Select Committee on Treasury Minutes of Evidence


Examination of Witness (Questions 120 - 134)

WEDNESDAY 14 NOVEMBER 2001

MR RICHARD BROADBENT

  120. But he does say about the £340 million which got lost at the London City Bond warehouse, "It seems remarkable that a warehouse could operate throughout the period of this fraud in a way which allowed products to be diverted in such high volumes".
  (Mr Broadbent) My own view is that it was taking place over a period of time and there was probably a period of time when the amount of fraud was too high. That goes back to the balance of judgement in individual cases.

  121. He also made some serious criticisms of the way the Board operated. You are from outside. You have come into the organisation from outside. He criticises the structure of the Board. He even says at the beginning of his report that it proved impossible to obtain a full set of Board minutes dating prior to 1997. How can we have a great public department like Customs and Excise where there are not even board minutes?
  (Mr Broadbent) I believe that the answer to this is that the Board as an entity was in fact created relatively recently. It is not a statutory board; the Commissioners are the statutory entity of the organisation. There was a point in the 1990s when one of my predecessors decided that it would be sensible to draw the Commissioners together and have discussions and it was called a board. It was only over a period of time that the concept of a board developed in a true governing sense and it is right that certain records from before that time were lost.

  122. No minutes were taken.
  (Mr Broadbent) I believe minutes were taken but they just do not exist any more.

Mr Beard

  123. It was not just board minutes, was it? It said numerous other relevant documents had been destroyed.
  (Mr Broadbent) There were a number of documents around the Board at that time which were not kept. He also criticises our document retention policy which is something we are now paying more attention to.

Chairman

  124. Is the Board now operating as a board as you understand it from the commercial sector.
  (Mr Broadbent) The Board is operating as a strategic overseer. It has a set of terms of reference which relate to its need to oversee the strategies adopted by the management committee and the discharge by the Commissioners of their statutory duty for revenue. I should perhaps add for the sake of clarity that I am still trying to build the Board. I do believe it needs more-non-executive representation to bring it to a level with . . . You asked me whether it was parallel with good private sector practice. I think we are getting there but it is not there yet.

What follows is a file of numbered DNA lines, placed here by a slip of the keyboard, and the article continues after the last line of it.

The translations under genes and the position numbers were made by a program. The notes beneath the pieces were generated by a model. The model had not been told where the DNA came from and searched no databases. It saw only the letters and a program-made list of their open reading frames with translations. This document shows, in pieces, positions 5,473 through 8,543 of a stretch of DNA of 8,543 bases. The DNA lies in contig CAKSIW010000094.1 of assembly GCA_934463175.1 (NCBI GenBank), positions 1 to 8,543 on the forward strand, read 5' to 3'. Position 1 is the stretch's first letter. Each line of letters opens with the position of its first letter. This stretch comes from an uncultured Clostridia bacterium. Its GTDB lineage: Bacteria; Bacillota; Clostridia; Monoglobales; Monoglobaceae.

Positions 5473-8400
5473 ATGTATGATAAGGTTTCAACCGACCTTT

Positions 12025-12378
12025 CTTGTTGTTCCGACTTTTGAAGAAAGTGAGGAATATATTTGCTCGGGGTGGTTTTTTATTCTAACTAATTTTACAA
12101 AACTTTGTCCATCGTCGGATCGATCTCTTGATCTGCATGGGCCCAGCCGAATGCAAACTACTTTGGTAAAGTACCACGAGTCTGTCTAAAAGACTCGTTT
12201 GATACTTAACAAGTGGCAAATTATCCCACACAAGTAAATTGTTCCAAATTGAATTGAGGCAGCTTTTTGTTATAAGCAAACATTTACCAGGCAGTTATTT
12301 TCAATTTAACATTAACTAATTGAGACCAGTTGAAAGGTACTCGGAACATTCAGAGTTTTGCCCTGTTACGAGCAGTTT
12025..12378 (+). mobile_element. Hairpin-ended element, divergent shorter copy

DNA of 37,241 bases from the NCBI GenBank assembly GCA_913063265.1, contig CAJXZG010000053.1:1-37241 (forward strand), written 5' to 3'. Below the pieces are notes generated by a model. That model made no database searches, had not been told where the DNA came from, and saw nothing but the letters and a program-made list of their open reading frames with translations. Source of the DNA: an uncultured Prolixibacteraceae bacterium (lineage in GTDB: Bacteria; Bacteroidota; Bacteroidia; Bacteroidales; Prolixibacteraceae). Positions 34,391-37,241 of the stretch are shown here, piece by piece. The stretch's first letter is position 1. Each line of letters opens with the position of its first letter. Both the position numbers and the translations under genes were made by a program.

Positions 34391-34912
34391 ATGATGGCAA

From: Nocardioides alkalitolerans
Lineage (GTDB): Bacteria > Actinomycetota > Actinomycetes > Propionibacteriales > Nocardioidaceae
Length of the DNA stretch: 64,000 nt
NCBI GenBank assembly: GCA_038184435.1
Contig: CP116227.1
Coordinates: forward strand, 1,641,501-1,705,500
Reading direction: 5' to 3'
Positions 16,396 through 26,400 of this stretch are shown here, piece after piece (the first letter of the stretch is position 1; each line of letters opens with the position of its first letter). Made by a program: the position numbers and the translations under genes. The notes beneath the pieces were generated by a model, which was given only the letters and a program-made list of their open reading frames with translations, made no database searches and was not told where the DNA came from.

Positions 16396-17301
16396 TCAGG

125. How many non-executives do you have at the moment?
  (Mr Broadbent) We have two and I am in the process of trying to recruit three more.

  Mr Bear

  126. Coming back to the question the Chairman was raising about the fraud originating at various warehouses, what sort of investigation of background do you do on the staff who are employed in the warehouse? Plainly with fraud of this magnitude some people you were employing must have been co-operating. What is the background of the people? Is that the source of the problem?
  (Mr Broadbent) I have to tread a bit carefully here, if you will forgive me, for legal reasons. It is of course entirely possible then and now that some of the people running the warehouse, the warehouse keepers, were complicit in the fraud. Equally many of them were not.

  127. Let me put the question another way. What steps do you take to ensure that members of the criminal fraternity are not being employed in your warehouses?
  (Mr Broadbent) We do now have a different system for warehouse approvals and that involves not just the warehouse keeper, but also the owners and indeed the owner of the goods registering, whereas before it was simply the person who manned the warehouse and that was a weakness in the system.

  128. Are you satisfied now that that possible weakness in the system is plugged?
  (Mr Broadbent) No, I am not wholly satisfied. I do not think we conduct any background checks which you would call sophisticated and this is possibly an area we should be looking at.

  129. Can you assure us that you will?
  (Mr Broadbent) Yes, I will look at that.

Mr Plaskitt

  130. On this subject, Roques describes the regime in relation to warehouse keepers as lax.
  (Mr Broadbent) Yes.

  131. He does not mince his words on it.
  (Mr Broadbent) No.

  132. And you are saying you still have not got it right.
  (Mr Broadbent) The regime was lax and we accept that. We have tightened up the regime very considerably, not least implementing 62 of his 65 recommendations. On the specific point of the question on whether we conduct background checks on individual warehouse keepers, I would not want this Committee to believe that we conducted sophisticated background checks. Listening to the question I am accepting that is perhaps something we should look into.

  133. Is it hard to do these checks?
  (Mr Broadbent) It is usually a question of having the statutory powers, because you have to access confidential data.

Chairman

  134. Perhaps you could let us have a note on what you do do or the changes you are going to make.
  (Mr Broadbent) Yes.

  Chairman: We must end it there. Thank you very much indeed.






 
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